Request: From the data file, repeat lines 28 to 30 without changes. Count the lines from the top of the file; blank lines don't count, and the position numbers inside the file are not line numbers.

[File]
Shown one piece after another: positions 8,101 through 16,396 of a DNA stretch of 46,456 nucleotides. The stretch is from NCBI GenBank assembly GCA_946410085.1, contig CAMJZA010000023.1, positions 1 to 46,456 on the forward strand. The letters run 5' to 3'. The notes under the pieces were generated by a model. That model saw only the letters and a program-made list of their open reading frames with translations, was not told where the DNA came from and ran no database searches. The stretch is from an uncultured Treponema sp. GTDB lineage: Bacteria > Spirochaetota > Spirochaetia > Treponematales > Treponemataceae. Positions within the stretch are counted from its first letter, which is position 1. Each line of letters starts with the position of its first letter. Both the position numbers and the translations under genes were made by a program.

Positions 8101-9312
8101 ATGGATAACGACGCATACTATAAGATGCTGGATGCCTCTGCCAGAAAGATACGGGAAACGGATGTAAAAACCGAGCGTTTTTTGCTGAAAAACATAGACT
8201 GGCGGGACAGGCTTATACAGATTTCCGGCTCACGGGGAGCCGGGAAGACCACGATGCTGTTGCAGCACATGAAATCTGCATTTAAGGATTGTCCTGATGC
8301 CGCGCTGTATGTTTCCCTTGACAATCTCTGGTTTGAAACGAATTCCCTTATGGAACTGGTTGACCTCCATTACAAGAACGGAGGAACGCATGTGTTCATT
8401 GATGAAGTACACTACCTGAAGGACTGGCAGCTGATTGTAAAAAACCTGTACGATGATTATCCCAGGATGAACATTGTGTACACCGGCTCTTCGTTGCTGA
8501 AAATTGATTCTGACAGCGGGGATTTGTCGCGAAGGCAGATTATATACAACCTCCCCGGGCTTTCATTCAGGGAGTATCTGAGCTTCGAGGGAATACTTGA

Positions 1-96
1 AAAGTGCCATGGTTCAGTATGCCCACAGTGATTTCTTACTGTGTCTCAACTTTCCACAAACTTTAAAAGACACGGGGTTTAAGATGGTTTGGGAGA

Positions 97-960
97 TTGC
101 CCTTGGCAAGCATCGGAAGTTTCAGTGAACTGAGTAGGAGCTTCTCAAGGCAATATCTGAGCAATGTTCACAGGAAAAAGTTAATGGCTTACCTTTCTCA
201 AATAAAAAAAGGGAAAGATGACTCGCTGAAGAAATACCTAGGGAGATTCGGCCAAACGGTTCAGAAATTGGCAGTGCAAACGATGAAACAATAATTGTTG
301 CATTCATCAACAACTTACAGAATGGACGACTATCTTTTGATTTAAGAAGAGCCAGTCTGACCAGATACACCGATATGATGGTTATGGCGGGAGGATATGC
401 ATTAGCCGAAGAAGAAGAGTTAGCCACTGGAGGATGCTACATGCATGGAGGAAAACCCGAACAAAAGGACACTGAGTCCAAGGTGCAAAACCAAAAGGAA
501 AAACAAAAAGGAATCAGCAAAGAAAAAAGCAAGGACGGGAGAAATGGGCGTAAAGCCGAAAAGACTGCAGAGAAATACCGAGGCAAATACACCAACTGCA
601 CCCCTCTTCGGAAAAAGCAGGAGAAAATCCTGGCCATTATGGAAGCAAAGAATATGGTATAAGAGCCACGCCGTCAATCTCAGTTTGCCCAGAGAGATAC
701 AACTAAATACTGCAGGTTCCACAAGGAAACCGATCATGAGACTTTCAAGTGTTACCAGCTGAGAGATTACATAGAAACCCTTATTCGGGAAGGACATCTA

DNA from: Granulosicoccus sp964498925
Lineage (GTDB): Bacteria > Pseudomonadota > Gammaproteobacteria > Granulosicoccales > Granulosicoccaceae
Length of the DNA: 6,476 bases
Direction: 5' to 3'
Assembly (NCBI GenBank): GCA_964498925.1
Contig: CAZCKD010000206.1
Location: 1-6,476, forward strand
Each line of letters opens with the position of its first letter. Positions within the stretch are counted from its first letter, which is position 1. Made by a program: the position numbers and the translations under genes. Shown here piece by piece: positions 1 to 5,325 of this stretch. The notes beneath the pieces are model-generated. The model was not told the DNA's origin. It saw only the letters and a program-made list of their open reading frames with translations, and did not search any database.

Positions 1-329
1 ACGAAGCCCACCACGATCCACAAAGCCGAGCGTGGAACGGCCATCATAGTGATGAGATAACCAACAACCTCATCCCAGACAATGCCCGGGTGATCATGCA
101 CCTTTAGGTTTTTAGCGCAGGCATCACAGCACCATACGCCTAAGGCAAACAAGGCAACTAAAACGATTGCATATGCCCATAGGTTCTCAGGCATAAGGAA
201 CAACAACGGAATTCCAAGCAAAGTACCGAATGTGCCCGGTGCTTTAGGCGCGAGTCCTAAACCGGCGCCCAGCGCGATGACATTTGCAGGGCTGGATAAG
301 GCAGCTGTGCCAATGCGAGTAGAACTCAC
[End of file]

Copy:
1 ACGAAGCCCACCACGATCCACAAAGCCGAGCGTGGAACGGCCATCATAGTGATGAGATAACCAACAACCTCATCCCAGACAATGCCCGGGTGATCATGCA
101 CCTTTAGGTTTTTAGCGCAGGCATCACAGCACCATACGCCTAAGGCAAACAAGGCAACTAAAACGATTGCATATGCCCATAGGTTCTCAGGCATAAGGAA
201 CAACAACGGAATTCCAAGCAAAGTACCGAATGTGCCCGGTGCTTTAGGCGCGAGTCCTAAACCGGCGCCCAGCGCGATGACATTTGCAGGGCTGGATAAG